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Mercedes hasn’t forgotten those who desire plenty of pace to go with the SUV practicality, however. At the top of the GLA range sits the Mercedes-AMG GLA 35 with 302bhp and the extreme 415bhp GLA 45 S, both using a 2.0-litre petrol powerplant and turning in some serious performance figures.

Starting with the Sport Executive models, the range moves through AMG Line Executive to the bolder-looking AMG Line Premium and Premium Plus Night Edition cars, while the Mercedes-AMG variants boast further luxury kit and specific trim and tech enhancements.

Used and nearly new

The Mercedes GLA went on sale in November 2013 as a jacked-up and slightly more rugged A-Class. A facelift in 2017 made it feel more like a compact SUV, but the GLA came of age in 2020 with the launch of the improved Mk2 version.

Mercedes GLA history

Mercedes has refined the GLA in all the right places. Compared to the original model, it’s more practical, offers advanced driver-assistance tech and is a comfortable place in which to travel. When you add in a strong range of petrol, diesel and plug-in hybrid powertrains, plus powerful AMG versions, along with the improved quality of materials throughout the cabin, the GLA has noticeably come of age.

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The first Mercedes GLA SUV was launched in 2014 to a rather modest fanfare. Although it was a supposed premium product, designed to take on the likes of the Audi Q3 and BMW X1, it fell short in a number of key areas. The interior was a little cramped, the ride wasn’t particularly comfortable and the bland styling didn’t inspire a sense of desirability. It was telling that the original GLA design was often referred to as just an ‘A-Class on stilts’.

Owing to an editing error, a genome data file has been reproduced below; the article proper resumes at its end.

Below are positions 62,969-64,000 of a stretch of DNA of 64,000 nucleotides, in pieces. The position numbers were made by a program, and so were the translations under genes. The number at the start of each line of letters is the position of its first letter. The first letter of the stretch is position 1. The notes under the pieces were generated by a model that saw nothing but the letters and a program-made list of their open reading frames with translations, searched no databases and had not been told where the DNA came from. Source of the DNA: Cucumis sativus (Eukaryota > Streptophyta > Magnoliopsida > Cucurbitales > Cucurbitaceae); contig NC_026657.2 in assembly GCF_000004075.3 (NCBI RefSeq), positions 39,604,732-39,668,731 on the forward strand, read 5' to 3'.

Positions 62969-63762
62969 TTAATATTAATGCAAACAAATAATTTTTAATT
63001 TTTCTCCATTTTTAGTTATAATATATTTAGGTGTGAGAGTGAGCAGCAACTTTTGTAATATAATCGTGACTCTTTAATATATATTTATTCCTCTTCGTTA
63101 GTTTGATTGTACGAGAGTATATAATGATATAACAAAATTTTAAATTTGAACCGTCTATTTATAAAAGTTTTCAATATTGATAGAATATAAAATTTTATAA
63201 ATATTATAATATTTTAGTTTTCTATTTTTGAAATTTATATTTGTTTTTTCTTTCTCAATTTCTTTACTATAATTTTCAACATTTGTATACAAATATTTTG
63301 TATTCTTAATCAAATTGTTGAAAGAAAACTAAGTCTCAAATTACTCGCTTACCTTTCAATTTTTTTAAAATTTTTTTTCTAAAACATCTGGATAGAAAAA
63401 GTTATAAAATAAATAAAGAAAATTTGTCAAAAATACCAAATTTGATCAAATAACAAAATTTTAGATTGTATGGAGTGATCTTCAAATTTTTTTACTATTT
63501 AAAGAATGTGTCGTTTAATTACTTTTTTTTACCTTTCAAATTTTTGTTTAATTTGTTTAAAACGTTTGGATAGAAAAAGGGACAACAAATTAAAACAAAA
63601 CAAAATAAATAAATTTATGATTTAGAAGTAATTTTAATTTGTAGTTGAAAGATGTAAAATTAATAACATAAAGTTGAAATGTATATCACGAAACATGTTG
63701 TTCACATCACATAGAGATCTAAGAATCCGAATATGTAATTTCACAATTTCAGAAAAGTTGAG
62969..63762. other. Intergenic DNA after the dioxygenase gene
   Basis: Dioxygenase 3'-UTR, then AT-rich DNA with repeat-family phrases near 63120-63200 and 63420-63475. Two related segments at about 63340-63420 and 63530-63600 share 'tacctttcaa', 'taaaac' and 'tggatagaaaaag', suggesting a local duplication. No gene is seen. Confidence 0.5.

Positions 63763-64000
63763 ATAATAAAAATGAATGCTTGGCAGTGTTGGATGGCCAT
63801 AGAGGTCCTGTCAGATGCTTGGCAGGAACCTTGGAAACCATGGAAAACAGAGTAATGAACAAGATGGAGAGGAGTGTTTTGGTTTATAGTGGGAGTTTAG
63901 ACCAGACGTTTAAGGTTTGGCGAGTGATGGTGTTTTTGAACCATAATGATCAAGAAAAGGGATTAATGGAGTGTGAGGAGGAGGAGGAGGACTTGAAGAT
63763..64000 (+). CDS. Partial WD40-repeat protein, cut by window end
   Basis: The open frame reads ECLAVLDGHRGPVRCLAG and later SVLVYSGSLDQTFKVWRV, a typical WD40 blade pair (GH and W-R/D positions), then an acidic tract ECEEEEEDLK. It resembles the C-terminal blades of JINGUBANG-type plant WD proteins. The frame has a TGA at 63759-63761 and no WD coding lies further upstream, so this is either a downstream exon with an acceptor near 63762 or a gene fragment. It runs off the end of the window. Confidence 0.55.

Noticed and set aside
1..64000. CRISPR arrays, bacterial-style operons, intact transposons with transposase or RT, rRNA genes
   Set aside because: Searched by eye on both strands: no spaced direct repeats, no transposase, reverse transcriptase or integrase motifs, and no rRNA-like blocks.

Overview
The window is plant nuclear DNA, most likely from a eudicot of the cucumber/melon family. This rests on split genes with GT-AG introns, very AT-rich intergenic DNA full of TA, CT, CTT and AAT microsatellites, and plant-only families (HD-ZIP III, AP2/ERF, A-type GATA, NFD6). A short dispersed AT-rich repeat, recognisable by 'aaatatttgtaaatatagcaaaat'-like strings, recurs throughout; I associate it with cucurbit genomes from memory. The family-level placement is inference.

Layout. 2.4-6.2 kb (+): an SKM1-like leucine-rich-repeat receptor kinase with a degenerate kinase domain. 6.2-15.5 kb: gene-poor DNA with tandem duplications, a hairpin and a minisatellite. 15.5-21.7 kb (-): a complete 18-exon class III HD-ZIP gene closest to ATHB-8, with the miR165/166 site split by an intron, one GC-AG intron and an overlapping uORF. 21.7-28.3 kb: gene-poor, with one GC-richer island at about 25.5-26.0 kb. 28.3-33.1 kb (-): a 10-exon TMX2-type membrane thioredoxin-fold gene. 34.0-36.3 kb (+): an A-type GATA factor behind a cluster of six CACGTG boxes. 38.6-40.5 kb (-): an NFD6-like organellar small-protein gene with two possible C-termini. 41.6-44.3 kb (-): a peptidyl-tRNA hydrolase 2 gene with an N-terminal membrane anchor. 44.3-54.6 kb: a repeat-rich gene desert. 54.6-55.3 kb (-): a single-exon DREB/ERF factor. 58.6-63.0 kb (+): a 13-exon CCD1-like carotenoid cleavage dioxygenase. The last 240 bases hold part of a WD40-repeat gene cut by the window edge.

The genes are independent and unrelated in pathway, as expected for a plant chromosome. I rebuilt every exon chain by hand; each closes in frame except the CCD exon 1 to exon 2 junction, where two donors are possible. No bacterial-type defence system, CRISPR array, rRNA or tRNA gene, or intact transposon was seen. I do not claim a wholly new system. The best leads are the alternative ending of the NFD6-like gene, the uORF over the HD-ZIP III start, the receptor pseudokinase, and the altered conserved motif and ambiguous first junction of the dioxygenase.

Mercedes GLA review - Engines, performance and drive

The GLA comes with a choice of petrol, diesel and plug-in hybrid engines, while the Mercedes-AMG versions offer plenty of performance

Mercedes has ensured that the GLA delivers premium levels of comfort and refinement. The SUV’s extra ride height and additional suspension travel, compared to the A-Class hatchback, means that it soaks up road imperfections easily and offers a comfortable drive.

The inevitable trade-off is that the GLA isn’t the most engaging steer, although if you fancy your compact SUV with a bit more shove, then there's always the Mercedes-AMG models to consider.

The GLA employs the second generation of Mercedes’ Modular Front-wheel-drive Architecture (MFA2 platform), which is also able to incorporate the manufacturer’s 4Matic four-wheel-drive system. This can send 50 per cent of the engine’s power to the rear wheels for extra grip, if needed.

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When we tested the GLA 220 d 4Matic we found it pulled strongly, with maximum torque achieved from just 1,600rpm. The eight-speed auto transmission works well and doesn’t hold onto revs too long before changing gear. There’s little engine drone and it all contributes to a quieter, more relaxed experience when pushing on than in the old GLA.